Around this time of year, it has become a bit of a tradition for us to look back on the previous year and lament over the state of the cyber-security landscape. We all begin the new year with the hope that last year’s breach statistics will be better than the year before but, for the most part, we’ve been disappointed.
Cyber security experts recall that 2014 promised to be the year of encryption; but five years later, annual security research surveys continue to show no more than 4% of breached data is protected by encryption.
Statistics can be misleading. Depending on which survey you read, the volume of records lost or stolen last year went up, or down. Truth Finder recently published a report based on data from Experian and the Identity Theft Threat Centre. It claims the number of breaches was down from 1597 in 2017 to 1232 in 2018. However, volume of records compromised rose by 133%.
This number is disputed by another report from RBS that states the total number of records was down one third on the year before, to around 5 billion. However, the first half 2018 report from Gemalto shows 3.3 billion records compromised in the first 6 months.
Overall, the picture for the past 6 years is less than encouraging. Since it began its breach level index in 2013, Gemalto has the number of lost or stolen records standing at 14.7 billion.
When is a breach not a breach?
The introduction of the GDPR in May of 2018 has had wide ranging implications for data governance; not just within the EU, but worldwide. There have been high-profile penalties for major tech firms under the new legislation and a much stricter set of guidelines surrounding “breach etiquette”.
Significantly, the GDPR encourages data protection through the use of “effective encryption”. When breached data is protected by effective encryption, the GDPR does not consider the breach to be a “qualifying” breach under its guidelines, hence no penalties apply.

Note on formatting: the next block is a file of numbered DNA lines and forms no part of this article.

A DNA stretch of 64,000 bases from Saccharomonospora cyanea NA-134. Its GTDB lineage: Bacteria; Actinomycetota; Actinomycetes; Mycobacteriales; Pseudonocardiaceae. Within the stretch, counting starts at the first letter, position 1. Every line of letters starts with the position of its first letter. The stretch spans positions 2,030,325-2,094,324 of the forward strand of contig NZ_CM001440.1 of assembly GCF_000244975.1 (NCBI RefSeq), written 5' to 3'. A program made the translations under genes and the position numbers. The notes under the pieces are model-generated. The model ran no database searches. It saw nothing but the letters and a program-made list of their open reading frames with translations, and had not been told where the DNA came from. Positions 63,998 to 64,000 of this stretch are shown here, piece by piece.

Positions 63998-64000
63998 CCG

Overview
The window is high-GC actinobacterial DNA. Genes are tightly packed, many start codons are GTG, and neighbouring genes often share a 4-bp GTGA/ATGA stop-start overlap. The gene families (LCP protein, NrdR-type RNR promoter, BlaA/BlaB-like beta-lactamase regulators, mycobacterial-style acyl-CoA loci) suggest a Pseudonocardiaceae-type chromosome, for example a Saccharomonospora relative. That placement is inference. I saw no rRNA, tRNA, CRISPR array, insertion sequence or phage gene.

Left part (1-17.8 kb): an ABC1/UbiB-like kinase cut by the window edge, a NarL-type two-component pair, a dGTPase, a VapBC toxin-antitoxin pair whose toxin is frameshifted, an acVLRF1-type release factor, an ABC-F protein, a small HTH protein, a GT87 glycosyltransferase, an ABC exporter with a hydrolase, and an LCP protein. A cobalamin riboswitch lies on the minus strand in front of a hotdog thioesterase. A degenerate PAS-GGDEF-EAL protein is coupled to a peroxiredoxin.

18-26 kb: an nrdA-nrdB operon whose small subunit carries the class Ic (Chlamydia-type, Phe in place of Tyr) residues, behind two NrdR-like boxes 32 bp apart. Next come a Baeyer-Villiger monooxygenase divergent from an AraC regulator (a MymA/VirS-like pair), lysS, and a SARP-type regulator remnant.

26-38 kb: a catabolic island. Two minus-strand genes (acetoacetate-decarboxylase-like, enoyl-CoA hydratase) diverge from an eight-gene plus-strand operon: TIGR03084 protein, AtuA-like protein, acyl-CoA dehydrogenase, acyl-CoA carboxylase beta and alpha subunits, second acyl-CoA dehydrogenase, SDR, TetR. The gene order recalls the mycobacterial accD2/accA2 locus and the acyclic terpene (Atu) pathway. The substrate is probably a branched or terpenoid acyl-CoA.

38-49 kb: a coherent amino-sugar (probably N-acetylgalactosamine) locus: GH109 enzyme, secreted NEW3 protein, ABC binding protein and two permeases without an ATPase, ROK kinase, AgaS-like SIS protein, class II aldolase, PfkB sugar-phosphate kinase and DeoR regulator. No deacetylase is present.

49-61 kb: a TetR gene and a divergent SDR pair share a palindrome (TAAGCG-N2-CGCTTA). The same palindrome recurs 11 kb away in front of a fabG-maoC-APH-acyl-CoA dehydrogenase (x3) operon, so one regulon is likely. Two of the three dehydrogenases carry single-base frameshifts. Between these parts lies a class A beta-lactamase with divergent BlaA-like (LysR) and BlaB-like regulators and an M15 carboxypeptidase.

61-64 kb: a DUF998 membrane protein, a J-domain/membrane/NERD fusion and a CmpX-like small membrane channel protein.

Information Age reports that, in the eight months following the introduction of the GDPR, European firms reported over 59,000 breaches. Despite pressures to do so more quickly, the average time taken for a company to disclose a breach in 2018 was still 47 days.
What’s stopping you?
The argument for hardware encryption as the best, last line of defence has been made repeatedly; so why is it that only 4% of the breaches that made it to the Breach Level Index involved encrypted data? Why are only 30% of enterprises using encryption to protect their core infrastructure?
Is it that encryption is still seen as a strategy only employed for government and military applications? This couldn’t be further from the truth. Senetas customers come from a broad spectrum of industry verticals; including cloud service providers, private banks, engineering firms, consumer websites and oil & gas exploration companies.
Is it that encryption is seen as something only for enterprise-grade businesses? If the critical infrastructure breaches in the US last year showed us anything, it’s that even small firms should be encrypting their data. Smaller supply chain organisations were used as a gateway to larger, more sophisticated systems, resulting in unauthorized access to critical command and control systems within the national electricity supply grid.
Perhaps it’s because of the perception that hardware encryption is in someway complex, requiring significant management resource and adding data overhead and latency to the network. Again, this is a misconception. The reality is the complete opposite.
Senetas hardware encryptors are as simple as plug and play. The hardware goes in the rack, you launch the CypherManager software on a PC and configure the network, and it immediately detects, and starts encrypting, your links. It’s as simple as that. No queues of security and other patches, no network and business disruptions and no additional staffing overheads. In addition to encrypting the data, the encrypted links are also protected against the injection of rogue data.
So, will 2019 be the year of encryption? Well, the early signs are that it’s going to be another big year for breaches. According to IT Governance UK, January already saw 1.7 billion records compromised. Given that breaches are almost inevitable, organisations should start thinking about encryption in terms of business assurance, rather than as an insurance cost.
You don’t have to just take our word for it, here’s what IDC has to say on the matter.
“As data migrates away from the enterprise premises and to the cloud, network security is no longer sufficient to protect your data. Regulatory compliance and sovereignty issues are forcing companies to rethink their security stance. You need new data security methods to protect today’s IT landscape, and this starts with encryption.”